To al-Lāt

For Johanna

Hail starry al-Lāt, bride of the Dionysos
of Mount Šarā, granddaughter of Ouranos
whose belly is the heavens, and daughter of
the Moon God Allāh of Mecca, along with
her sisters Manat and al-‘Uzza the Modest.
The women of the nomadic Arab tribes
round al-Ḥijāz anoint your idol with fragrant
oils when they wish to bear strong sons
that will win undying fame and wealth
for their families through the labor of Ares;
and numerous temples have been built for you
by the pious Nabateans; at Palmyra you are
remembered as the one who named the constellations;
and the famous harpers of Hatra sing love songs
in your honor, while couples feed each other
honeyed figs and stare longingly into one another’s eyes;
even as far as Libya and Carthage has your fame reached,
where you are depicted as a slim-ankled maiden,
hair let loose, standing naked beneath a palm tree
as you wave the aegis to drive back the plague-bearing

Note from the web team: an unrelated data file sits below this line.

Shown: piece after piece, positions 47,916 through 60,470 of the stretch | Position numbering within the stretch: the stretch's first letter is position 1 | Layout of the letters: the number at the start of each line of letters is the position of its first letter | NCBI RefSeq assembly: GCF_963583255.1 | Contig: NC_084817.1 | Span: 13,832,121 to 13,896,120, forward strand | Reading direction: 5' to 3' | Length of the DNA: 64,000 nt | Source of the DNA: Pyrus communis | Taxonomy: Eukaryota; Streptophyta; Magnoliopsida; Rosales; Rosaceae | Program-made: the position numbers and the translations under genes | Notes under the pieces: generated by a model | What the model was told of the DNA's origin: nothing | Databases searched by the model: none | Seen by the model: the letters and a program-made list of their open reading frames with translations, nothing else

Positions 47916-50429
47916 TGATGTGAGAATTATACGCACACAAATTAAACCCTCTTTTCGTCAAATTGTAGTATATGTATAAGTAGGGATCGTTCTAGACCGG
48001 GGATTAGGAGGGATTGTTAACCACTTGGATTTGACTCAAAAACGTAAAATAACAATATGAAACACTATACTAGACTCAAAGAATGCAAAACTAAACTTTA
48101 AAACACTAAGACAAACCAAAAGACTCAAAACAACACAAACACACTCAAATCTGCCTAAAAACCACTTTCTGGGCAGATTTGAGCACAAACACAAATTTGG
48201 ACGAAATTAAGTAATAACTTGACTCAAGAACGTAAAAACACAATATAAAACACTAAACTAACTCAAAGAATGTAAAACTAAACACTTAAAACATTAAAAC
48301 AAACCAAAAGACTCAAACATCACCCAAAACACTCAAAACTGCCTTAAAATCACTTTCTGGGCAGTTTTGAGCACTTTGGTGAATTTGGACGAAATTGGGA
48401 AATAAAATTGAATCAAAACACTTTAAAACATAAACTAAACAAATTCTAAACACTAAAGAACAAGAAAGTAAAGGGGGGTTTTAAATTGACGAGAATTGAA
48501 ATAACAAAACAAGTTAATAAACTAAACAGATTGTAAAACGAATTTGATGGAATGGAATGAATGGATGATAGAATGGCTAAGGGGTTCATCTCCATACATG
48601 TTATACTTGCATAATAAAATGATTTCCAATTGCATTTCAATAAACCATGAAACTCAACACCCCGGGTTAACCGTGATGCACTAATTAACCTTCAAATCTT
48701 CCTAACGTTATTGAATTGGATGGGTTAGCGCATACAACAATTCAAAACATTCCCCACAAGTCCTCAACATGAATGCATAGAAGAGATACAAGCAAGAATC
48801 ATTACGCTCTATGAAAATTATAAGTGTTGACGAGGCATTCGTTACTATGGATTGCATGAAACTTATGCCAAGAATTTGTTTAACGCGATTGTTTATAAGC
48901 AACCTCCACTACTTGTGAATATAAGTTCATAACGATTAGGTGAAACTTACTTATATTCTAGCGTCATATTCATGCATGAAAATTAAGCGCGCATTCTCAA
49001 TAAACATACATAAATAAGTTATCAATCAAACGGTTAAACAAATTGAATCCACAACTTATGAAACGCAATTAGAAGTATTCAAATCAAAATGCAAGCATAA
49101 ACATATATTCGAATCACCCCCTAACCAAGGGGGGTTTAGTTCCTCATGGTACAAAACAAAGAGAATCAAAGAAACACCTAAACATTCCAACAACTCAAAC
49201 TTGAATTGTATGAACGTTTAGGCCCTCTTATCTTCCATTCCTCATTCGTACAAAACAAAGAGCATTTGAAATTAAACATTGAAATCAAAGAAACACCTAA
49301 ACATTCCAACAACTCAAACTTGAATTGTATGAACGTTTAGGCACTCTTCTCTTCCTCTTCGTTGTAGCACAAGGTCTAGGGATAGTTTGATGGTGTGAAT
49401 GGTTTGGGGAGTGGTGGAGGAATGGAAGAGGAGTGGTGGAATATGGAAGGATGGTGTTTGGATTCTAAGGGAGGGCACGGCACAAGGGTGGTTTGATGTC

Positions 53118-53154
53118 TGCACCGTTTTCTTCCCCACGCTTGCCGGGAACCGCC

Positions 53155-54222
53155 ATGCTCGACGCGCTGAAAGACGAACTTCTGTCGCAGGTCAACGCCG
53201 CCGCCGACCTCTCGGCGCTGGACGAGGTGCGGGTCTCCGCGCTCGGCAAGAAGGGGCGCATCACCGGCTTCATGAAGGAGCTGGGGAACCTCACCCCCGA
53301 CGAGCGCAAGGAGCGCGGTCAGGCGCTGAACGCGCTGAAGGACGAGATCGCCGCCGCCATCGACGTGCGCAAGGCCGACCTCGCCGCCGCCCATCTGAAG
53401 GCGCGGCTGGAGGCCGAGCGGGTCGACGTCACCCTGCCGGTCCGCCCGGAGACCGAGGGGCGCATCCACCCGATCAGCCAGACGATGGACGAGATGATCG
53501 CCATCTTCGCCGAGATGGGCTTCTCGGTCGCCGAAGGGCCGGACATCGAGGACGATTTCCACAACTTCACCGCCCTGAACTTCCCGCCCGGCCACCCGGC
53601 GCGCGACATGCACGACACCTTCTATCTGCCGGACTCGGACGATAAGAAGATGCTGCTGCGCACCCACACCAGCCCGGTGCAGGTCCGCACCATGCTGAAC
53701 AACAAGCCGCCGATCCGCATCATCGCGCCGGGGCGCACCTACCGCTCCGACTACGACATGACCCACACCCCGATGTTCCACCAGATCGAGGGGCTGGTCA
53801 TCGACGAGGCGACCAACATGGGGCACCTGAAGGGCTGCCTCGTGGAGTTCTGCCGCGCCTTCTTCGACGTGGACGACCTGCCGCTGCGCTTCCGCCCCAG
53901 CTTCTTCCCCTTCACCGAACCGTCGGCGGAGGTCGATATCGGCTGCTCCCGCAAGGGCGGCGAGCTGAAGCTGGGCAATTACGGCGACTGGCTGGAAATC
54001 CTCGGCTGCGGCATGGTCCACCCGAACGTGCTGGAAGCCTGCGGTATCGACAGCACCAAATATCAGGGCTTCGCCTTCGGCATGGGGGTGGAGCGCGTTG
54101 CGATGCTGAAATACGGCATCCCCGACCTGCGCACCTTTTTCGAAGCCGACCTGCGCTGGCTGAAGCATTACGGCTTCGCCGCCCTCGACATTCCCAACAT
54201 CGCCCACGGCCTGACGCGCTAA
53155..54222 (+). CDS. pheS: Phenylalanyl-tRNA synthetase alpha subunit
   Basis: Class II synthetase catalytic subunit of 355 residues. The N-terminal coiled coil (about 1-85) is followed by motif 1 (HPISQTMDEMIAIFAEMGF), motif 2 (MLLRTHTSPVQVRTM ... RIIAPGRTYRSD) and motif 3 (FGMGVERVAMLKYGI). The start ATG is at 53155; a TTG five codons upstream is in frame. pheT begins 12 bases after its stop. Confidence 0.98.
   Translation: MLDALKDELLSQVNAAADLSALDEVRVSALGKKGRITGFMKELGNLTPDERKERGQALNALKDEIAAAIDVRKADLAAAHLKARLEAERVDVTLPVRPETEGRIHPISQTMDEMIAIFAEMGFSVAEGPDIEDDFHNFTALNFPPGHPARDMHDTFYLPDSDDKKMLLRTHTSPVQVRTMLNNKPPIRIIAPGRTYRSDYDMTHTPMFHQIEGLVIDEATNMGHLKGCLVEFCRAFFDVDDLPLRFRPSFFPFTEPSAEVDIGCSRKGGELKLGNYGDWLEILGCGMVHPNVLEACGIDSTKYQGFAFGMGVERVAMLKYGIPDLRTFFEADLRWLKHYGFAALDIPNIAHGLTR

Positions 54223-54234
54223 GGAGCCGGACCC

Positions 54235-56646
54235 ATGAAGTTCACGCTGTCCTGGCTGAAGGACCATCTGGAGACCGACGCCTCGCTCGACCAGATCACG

arrows of the mad hermaphrodite dwarf with its face
painted white. Hail al-Lāt who grinds barley-meal
for her husband, who welcomes Hermes into her temple,
whom the oppressed call upon to bring about vengeance
and the restoration of right order, whom the traveler invokes
for fair weather and protection from raiders, who shares her
marriage bed with al-‘Uzza, who sends blindness and lameness
upon anyone who disturbs memorials for the dead,
who casts lots and peers into the silver basin,
who reviles the babbler Moameth for destroying her temple in Ta’if,
and who delights in date wine and long walks
with her man along the beach at dawn,
who shines forth as the planet Venus. Hail Great Goddess
who rides the lion, and long may you be worshiped!